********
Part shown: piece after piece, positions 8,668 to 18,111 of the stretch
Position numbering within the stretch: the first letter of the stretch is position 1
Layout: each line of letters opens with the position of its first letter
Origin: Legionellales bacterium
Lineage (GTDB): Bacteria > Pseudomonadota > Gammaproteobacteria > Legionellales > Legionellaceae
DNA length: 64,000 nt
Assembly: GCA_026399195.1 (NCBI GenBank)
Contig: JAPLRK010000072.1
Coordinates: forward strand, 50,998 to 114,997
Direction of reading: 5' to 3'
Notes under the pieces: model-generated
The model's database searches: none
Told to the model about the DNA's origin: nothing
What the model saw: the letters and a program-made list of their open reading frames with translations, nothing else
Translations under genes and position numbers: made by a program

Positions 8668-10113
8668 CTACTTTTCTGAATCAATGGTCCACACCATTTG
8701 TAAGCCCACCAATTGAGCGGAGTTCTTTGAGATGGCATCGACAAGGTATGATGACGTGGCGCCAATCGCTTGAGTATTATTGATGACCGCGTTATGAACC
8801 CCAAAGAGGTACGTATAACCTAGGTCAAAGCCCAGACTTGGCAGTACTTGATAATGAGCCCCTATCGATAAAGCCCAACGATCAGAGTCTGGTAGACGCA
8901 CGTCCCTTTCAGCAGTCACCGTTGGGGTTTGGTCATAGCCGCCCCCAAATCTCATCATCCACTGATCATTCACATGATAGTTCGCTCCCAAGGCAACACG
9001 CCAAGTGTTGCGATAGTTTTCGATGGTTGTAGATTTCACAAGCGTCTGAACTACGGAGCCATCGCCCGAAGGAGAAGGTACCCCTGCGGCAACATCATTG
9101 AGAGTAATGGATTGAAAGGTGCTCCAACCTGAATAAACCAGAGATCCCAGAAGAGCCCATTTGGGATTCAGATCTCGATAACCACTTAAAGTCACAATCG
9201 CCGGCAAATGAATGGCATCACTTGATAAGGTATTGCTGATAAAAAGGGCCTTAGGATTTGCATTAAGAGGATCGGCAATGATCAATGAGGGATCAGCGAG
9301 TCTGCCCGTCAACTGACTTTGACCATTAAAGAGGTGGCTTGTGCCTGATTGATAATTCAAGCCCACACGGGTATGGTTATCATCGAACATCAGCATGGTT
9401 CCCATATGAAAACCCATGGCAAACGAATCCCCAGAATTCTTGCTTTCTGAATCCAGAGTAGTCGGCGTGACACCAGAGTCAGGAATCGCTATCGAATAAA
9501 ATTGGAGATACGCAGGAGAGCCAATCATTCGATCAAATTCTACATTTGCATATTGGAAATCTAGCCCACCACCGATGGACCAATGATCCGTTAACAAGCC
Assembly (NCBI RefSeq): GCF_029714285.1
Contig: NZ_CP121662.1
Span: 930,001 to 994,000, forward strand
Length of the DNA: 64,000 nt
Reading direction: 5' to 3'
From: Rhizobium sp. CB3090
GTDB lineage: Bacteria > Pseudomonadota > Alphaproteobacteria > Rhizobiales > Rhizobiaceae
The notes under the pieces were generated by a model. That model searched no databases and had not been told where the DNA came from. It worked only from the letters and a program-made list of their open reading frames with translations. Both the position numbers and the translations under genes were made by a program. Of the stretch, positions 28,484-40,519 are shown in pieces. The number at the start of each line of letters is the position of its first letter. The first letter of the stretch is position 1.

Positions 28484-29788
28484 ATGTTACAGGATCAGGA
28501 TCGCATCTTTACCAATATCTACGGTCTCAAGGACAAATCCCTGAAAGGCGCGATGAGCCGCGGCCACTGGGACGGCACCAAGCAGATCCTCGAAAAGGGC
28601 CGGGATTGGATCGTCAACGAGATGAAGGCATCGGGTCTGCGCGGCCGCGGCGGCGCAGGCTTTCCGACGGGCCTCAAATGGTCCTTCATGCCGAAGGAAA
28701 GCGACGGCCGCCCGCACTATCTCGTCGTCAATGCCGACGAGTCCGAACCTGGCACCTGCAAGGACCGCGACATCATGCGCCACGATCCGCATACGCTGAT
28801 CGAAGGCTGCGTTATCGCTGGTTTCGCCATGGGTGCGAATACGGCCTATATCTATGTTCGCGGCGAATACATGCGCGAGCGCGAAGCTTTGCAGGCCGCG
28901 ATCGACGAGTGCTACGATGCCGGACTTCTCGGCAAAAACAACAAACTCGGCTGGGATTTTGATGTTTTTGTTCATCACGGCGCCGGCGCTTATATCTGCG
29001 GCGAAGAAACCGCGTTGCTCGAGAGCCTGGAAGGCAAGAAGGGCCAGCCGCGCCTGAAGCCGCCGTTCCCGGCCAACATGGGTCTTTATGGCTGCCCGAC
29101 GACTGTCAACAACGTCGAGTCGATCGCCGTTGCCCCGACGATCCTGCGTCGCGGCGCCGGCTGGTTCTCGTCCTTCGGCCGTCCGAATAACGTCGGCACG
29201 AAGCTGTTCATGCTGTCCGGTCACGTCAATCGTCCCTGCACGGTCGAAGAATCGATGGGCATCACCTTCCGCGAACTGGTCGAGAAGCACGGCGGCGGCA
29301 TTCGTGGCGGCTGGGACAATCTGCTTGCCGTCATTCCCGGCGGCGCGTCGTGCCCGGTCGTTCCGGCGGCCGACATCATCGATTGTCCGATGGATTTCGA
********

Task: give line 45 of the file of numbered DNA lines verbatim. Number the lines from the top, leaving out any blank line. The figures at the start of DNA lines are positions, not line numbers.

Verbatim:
29301 TTCGTGGCGGCTGGGACAATCTGCTTGCCGTCATTCCCGGCGGCGCGTCGTGCCCGGTCGTTCCGGCGGCCGACATCATCGATTGTCCGATGGATTTCGA